The cookie monster gets more powerful
Girl Scouts add another tactic to their powerhouse sales machine. Have they no mercy?
This post comes from Lynn Mucken at MSN Money.
Those sweet-faced, cookie-peddling Girl Scouts have added another weapon to aid their blatant exploitation of the American sweet tooth.
Now they take credit cards.
According to Fast Company, which reports on the changes in business technology, some Scout troops this year "will be toting iPhones wrapped in Mophie's Marketplace credit card-reader cases and running Intuit's GoPayment system, turning each Scout vendor into a tiny, mobile credit card-processing machine. ... When you buy cookies you'll swipe your card, then be required to sign your signature with your finger on the touchscreen."
So easy -- and so unfair. Just when they have you all but helpless, they add another weapon -- easy credit -- to their arsenal. Consider the Scouts' lethal selling strategy: Post continues after video.
Peer pressure: The doorbell rings and the kid from down the block asks if you would like to buy some cookies, "only $4 a box." You can't say "no thanks" and shut the door because lurking in the shadows is the child's mom, who not only is your neighbor but your best buddy from Pilates class. "Hi, Heather," you say as you force a smile and go for your purse.
The ambush: You're just feet from the safety of the grocery when, from out of nowhere, a pair of 4-foot-6 supersaleswomen bracket you, offering cookies for "only $4 a box." And these aren't average children; they are without doubt the cutest 10-year-olds you've ever seen -- wide-eyed, squeaky voices, too young for any guile. Of course, you buy a box, maybe two.
Shame: You plea for pity with a desperate "I'm trying to watch my weight." The counterattack comes without a microsecond's hesitation. "You can donate them to the troops in Iraq and Afghanistan." Not the men and women at Fort Lewis or Quantico. Nope, Iraq and Afghanistan. And "only $4 a box." This can be a big number, maybe three or four boxes.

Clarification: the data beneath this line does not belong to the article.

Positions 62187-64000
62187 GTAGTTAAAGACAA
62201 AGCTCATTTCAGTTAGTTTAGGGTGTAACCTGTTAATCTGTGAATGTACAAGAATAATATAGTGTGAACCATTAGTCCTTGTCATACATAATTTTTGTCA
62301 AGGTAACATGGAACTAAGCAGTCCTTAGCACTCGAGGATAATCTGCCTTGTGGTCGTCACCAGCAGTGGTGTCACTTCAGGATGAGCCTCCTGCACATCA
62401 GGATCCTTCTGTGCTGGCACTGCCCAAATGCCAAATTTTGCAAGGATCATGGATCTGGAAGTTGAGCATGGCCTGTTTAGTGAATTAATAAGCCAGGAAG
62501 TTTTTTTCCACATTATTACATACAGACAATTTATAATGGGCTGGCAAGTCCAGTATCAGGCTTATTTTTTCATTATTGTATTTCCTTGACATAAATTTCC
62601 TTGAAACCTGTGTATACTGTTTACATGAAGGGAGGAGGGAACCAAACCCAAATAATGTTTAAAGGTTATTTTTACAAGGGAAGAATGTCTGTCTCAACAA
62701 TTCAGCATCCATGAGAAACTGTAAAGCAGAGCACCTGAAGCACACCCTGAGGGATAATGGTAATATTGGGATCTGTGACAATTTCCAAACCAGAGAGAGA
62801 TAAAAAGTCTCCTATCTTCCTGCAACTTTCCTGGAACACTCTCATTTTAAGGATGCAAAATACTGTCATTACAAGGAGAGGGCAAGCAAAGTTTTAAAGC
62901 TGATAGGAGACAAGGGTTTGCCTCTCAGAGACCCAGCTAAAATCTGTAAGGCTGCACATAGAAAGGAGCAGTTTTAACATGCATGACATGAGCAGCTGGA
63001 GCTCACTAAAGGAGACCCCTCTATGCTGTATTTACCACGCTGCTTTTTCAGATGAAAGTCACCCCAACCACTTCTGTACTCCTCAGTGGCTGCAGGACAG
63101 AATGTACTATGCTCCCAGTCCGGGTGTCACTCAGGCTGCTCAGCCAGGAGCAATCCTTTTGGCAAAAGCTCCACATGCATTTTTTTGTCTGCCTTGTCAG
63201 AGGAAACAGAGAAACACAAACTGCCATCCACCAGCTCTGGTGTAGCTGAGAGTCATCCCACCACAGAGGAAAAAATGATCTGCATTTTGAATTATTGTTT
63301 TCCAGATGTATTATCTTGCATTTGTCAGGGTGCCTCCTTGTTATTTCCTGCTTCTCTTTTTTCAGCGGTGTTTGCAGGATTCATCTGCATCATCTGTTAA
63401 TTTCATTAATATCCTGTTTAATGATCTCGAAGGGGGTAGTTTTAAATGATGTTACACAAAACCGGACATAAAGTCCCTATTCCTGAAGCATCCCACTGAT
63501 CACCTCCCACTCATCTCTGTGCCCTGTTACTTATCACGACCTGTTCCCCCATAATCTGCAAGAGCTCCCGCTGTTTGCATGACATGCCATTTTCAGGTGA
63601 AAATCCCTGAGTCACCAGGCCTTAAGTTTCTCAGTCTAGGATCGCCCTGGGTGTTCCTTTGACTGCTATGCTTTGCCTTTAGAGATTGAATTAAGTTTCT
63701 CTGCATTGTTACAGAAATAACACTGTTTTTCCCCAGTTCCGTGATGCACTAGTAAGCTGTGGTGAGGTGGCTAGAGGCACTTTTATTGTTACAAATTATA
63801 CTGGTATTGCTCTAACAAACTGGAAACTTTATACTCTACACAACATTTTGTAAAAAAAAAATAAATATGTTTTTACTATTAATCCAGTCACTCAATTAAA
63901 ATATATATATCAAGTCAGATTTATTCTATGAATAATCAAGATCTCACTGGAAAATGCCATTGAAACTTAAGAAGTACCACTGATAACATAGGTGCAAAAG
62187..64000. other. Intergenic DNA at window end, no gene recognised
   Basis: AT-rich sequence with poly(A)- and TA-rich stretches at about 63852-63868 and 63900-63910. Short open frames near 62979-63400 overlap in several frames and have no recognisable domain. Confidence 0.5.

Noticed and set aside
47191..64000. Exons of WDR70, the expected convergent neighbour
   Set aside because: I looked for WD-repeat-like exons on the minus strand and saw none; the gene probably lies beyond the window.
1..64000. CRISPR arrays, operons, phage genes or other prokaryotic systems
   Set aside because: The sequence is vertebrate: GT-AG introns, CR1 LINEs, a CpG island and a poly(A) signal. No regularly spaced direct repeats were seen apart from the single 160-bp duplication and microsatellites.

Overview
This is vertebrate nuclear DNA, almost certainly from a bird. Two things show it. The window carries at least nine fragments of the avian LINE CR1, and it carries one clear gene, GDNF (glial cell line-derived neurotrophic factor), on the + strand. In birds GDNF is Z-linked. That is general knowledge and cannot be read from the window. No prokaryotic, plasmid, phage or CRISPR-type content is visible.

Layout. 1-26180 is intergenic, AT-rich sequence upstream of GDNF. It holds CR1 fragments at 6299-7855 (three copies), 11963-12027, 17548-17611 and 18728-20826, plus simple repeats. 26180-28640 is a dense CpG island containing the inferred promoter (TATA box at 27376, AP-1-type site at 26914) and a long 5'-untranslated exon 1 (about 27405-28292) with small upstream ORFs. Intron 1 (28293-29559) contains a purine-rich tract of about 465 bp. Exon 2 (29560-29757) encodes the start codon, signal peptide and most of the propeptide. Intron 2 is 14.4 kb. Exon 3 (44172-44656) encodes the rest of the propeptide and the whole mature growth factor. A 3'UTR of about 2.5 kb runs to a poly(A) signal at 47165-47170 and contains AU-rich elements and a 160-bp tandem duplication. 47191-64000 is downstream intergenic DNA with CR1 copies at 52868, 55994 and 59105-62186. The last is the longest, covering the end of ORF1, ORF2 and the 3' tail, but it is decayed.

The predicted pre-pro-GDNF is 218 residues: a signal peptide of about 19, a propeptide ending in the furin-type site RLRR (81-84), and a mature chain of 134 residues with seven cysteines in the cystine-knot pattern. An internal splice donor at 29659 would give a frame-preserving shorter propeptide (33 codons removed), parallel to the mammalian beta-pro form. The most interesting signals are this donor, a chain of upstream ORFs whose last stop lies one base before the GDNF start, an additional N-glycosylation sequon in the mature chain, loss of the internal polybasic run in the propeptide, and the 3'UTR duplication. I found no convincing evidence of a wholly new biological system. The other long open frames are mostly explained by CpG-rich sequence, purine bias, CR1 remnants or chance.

The pushy parent: Your co-worker shows up with boxes of cookies, pushing them for her kid. She's bailed you out of tough spots dozens of times, so you buy one, then open it for everyone to share. "Only $4 a box" suddenly becomes $4 a cookie.
The coup de grace: Your granddaughter calls, not the teenager with an attitude, but the one who still runs across the room, arms wide, yelling "Grampa!" You've already been softened up by her mom, who tells you that Kayla hopes to sell 100 boxes this year so she can go to camp, but was disappointed by the other grandparents' purchase, despite the fact the cookies are "only $4 a box." Big Spender springs for 10 boxes, only to find out later that your wife, a victim of classic divide-and-conquer tactics, also bought 10.
And now the last bit of resistance, the "no-cash" defense, has been overcome. Can't the FTC step in? After all, even at "only $4 a box," the little urchins sold more than 200 million boxes last year. That's big business, and an illegal monopoly for sure. Think about it: Where else can you buy those melt-in-your mouth Thin Mints?
More from MSN Money:
Think about it: Where else can you buy those melt-in-your mouth Thin Mints?This holiday season at the CVS in my office building I found Andies Candies Cookies, and they tasted really similar to Thin Mints, but the Andies Candies chocolate coating (yes, with the green layer!) the cookie was a bit thicker than the chocolate coating on a Thin Mint. I loved them!
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